TCP SYN floods
Transmission Control Protocol Synchronize (TCP SYN) flood attack is a form of DDoS attack that interrupts the handshake between the server and client by flooding it with arbitrary requests.
Rather than exhausting the server’s processing power, this attack aims to exhaust the reserve of available open connections. It achieves this by sending bursts of synchronize (SYN) messages to the server faster than it can respond to them. A typical three-way handshake simply involves the client sending a synchronize (SYN) message to the server, the server responds with a synchronize-acknowledge (SYN-ACK) message. While the server is preparing a SYN-ACK message as a reply, the attacker generates more and more requests, ending up with a bulk of half-open connections eventually crashing the server.
DNS domain lock-up attack
The DNS domain lock-up attack is a form of DDoS attack with specially set up special domains and resolvers that also interrupt the handshake between the server and the client by not sending out the correct response but by replying with random data packets. They keep the server engaged and waiting for a proper reply (which never comes) exhausting the reserve of available connections.
The main difference between this and the TCP SYN flood is that the DNS domain lock-up attack happens in the next phase of a three-way TCP handshake. To successfully establish a connection, the client sends out a SYN message, the server replies with a SYN-ACK message and waits for an ACK message back from the client. DNS domain lock-up attack deliberately slows down the handshake, sending back ACK messages from the attacker-side. These false domains respond by sending a random or useless packet data to keep the DNS resolver occupied, unable to resolve the handshake. This completely negates all other legitimate connections for actual users.
DNS rebinding attack
DNS rebinding attacks use DNS vulnerabilities to bypass the web browser’s same-origin policy, allowing one domain to make requests to another – something that can have far-reaching consequences. For example, using DNS rebinding, an attacker may be able to gain control of your entire home network.
Picture this: you’re browsing a shady website, which happens to have a malicious script running: <script src=”http://clear-your-bank-account.com/ad.js”>.
For protection, the script will typically only be able to access the domain you are currently browsing and not some other domain (such as your-bank.com) because of the same-origin policy. This is one of the most essential safety measures of the internet, and all browsers enforce this. It ensures that a malicious script running on one website will not be able to send requests to another website, and thus won’t be able to, for example, clear your bank account.
This, however, is very much exploitable using DNS rebinding.
When performing a DNS rebinding attack, the hacker registers a web domain, i.e., malware.com, and assigns it to its own DNS server, giving the lookup response a very short time to live (TTL) to prevent DNS caching and forcing your browser to perform repeated lookups. The attacker then gets his victim to load malware.com on their browser (this can be done via phishing or a number of other means). When the victim loads the website, it triggers the malicious script on site.
This is where it gets interesting: the script starts making weird requests, which will depend on the attacker’s goal. It’s not a problem if the requests only get as far as malware.com. However, since the set TTL time is very low, another DNS lookup is performed, only now the response is a different IP address – the victim’s home router, for example.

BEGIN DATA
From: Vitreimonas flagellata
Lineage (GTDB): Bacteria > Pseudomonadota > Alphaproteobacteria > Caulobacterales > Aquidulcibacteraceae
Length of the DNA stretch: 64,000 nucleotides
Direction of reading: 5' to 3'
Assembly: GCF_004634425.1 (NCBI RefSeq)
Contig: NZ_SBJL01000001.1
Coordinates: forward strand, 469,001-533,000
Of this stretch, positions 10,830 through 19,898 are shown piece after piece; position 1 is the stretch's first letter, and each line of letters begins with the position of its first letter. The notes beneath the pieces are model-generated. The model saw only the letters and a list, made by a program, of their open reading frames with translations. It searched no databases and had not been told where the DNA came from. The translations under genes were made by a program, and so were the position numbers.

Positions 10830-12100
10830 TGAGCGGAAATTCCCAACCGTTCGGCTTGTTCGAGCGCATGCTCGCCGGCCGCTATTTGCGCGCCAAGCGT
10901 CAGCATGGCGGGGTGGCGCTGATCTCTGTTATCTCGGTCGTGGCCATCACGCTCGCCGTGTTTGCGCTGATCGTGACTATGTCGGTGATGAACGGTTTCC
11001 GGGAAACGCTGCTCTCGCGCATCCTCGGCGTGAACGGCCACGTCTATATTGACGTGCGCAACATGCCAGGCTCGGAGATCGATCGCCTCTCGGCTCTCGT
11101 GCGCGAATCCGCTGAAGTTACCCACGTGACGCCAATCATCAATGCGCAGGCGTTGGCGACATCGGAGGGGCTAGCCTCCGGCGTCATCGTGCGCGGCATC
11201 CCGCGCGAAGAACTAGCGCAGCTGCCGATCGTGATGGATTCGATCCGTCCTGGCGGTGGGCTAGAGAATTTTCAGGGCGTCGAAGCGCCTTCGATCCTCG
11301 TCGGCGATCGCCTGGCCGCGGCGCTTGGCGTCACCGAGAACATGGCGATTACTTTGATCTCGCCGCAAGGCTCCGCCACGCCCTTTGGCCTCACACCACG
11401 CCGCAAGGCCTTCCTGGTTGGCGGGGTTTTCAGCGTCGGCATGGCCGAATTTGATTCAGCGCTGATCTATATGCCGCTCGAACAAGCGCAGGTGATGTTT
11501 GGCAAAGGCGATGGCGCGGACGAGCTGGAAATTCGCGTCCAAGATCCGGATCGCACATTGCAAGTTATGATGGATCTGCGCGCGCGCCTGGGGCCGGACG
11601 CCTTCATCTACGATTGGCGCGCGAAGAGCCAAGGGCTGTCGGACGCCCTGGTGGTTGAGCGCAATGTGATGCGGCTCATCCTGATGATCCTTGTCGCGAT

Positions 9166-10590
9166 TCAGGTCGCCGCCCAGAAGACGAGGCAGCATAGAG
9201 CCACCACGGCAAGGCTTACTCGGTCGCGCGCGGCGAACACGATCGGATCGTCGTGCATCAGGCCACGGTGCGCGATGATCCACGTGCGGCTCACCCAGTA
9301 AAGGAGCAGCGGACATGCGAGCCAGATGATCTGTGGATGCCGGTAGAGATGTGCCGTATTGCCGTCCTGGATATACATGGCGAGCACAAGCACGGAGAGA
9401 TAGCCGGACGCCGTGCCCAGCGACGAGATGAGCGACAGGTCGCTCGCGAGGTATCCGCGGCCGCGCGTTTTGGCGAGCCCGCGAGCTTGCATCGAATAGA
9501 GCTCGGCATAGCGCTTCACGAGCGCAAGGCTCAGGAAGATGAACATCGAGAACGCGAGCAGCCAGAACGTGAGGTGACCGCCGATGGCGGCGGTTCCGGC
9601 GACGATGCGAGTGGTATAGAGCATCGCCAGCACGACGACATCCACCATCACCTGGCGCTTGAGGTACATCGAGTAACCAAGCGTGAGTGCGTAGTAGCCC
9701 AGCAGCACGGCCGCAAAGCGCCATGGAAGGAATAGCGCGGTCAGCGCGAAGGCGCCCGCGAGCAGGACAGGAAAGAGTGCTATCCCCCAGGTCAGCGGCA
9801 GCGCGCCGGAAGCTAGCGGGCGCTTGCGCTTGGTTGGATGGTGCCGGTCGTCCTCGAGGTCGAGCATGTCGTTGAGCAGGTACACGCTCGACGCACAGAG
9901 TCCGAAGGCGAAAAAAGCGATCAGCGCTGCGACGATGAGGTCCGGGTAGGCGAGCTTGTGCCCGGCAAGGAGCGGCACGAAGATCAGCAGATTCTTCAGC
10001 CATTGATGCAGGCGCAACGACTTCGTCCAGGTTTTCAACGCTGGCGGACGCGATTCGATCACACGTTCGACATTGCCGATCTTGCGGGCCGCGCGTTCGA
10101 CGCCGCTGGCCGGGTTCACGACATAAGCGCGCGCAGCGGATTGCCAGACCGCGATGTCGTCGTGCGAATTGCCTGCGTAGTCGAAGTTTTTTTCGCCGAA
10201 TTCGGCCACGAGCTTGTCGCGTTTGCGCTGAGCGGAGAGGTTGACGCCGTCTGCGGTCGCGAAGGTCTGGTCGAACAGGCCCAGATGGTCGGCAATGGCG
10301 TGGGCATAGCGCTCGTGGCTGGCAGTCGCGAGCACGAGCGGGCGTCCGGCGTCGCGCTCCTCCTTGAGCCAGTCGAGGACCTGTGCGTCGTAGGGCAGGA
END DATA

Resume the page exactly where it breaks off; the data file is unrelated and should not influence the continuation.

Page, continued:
The reason this works is the DNS links different IP addresses to the same domain name, thus bypassing the browser’s same origin policy.
DNS cache poisoning, a.k.a DNS poisoning
DNS cache poisoning is something that happens when there are incorrect IP addresses stored on a DNS cache. For example, instead of leading a user to amazon.com, the incorrect DNS cache entry might lead users to a phishing website that looks like the Amazon website. DNS poisoning can happen by design, because DNS servers rely on each other to answer lookup queries, allowing misinformation to spread.
The way DNS poisoning attacks typically happen is this:
- the attackers impersonate a DNS name server
- they make a request to a DNS resolver
- they forge a reply to the DNS resolver before the real DNS name server can answer
DNS requests and queries use UDP (User Datagram Protocol), which doesn’t require a handshake to verify that the recipient is who they claim to be. Through this UDP vulnerability, the attacker can send a forged response with false header data that will route a connection somewhere else.
Since there is no way to check whether the entry is genuine or not, the DNS resolver automatically caches the data. This means the cache is now poisoned and it will stay poisoned until the entry’s time to live (TTL) expires, or the DNS cache is manually flushed.
Every time the user will try to enter some web address the attackers have tampered with, your browser will retrieve the incorrect address from the cache because it’s faster.
Despite seemingly built-in security vulnerabilities in the DNS caching process, DNS poisoning attacks aren’t easy. To get the cache poisoned, the attacker has a very short timeframe to get in the middle and send a fake reply before the actual response from the correct nameserver comes back.
On top of that, to successfully spoof the users, the attackers need to know several external factors. For example, a DNS resolver may use randomized ports, request ID number, the actual nameserver the query goes to, etc. Without this information, the attack won’t be successful.
How to mitigate a DNS attack
Now we understand that attackers are not super hackers that cannot be stopped. All they do is just look for vulnerabilities in the DNS and attack them
There are a few things we can do as users to mitigate attacks on DNS:
- If you operate your own DNS resolver, restrict the usage to only users connected to your network. This will help to prevent attackers from poisoning your resolver’s cache.
- If you run your own DNS server, then make sure you keep the DNS server and the OS they run patched and updated to prevent them from being exploited due to known vulnerabilities.
If you use a domain name registrar, you can also protect yourself from DNS attacks:
- DNSSEC allows DNS data to be digitally signed so that it becomes impossible for an attacker to forge it. So be sure to confirm if your provider has implemented DNSSEC.